The Lawrence Hall of Science
The public science center of the University of California, Berkeley.
10:00 a.m.–5:00 p.m.
Animal Discovery Zone
11:00 a.m.–4:00 p.m.
We’ll bring our science programs to you.
We partner with school districts to support science learning. We offer district-wide elementary, middle, and high school programs, either virtually or in-person.
We collaborate with a range of partners to innovate in science education. Together, we go further.
What does it take to prioritize science instruction in an elementary system? In this article, we’ll examine three transformative leadership practices underway in a Title-1 school district in Central Phoenix and their role in shifting the district culture from little-to-no science instruction for elementary students towards a burgeoning commitment to phenomena-based science teaching and learning. We describe how a focus on allocated and reinforced science instructional time, high-quality literacy-rich science instructional materials, and coordinated opportunities for teacher professional growth worked in concert as crucial elements to enact systems change.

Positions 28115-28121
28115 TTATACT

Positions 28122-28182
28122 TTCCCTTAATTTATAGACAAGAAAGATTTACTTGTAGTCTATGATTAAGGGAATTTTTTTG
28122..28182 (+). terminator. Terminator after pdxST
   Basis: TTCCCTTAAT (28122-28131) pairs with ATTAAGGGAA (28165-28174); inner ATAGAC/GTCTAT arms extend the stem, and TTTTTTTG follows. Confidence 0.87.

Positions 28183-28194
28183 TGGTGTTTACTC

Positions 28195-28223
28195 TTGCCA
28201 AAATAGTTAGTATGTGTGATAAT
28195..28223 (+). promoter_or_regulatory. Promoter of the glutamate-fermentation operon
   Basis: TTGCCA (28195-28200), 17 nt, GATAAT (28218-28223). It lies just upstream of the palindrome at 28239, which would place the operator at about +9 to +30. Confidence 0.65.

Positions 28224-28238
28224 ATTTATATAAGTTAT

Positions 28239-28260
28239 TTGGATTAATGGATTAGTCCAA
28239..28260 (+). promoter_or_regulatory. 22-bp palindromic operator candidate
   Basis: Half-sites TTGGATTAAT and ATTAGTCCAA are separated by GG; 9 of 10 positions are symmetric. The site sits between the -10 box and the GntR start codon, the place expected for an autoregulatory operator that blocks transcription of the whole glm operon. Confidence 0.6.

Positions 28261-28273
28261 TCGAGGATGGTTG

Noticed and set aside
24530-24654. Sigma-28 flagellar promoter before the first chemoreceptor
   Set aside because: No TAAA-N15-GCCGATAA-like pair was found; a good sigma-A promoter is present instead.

The role of computation in science is ever-expanding and is enabling scientists to investigate complex phenomena in more powerful ways and tackle previously intractable problems. The growing role of computation has prompted calls to integrate computational thinking (CT) into science instruction in order to more authentically mirror contemporary science practice and to support inclusive engagement in science pathways. In this multimethods study, we present evidence for the Computational Thinking for Science (CT+S) instructional model designed to support broader participation in science, technology, engineering, and mathematics (STEM) pathways by (1) providing opportunities for students to learn CT within the regular school day, in core science classrooms; and (2) by reframing coding as a tool for developing solutions to compelling real-world problems. We present core pedagogical strategies employed in the CT+S instructional model and describe its implementation into two 10-lesson instructional units for middle-school science classrooms. In the first unit, students create computational models of a coral reef ecosystem. In the second unit, students write code to create, analyze, and interpret data visualizations using a large air quality dataset from the United States Environmental Protection Agency to understand, communicate, and evaluate solutions for air quality concerns. In our investigation of the model’s implementation through these two units, we found that participating students demonstrated statistically significant advancements in CT, competency beliefs for computation in STEM, and value assigned to computation in STEM. We also examine evidence for how the CT+S model’s core pedagogical strategies may be contributing to observed outcomes. We discuss the implications of these findings and propose a testable theory of action for the model that can serve future researchers, evaluators, educators, and instructional designers.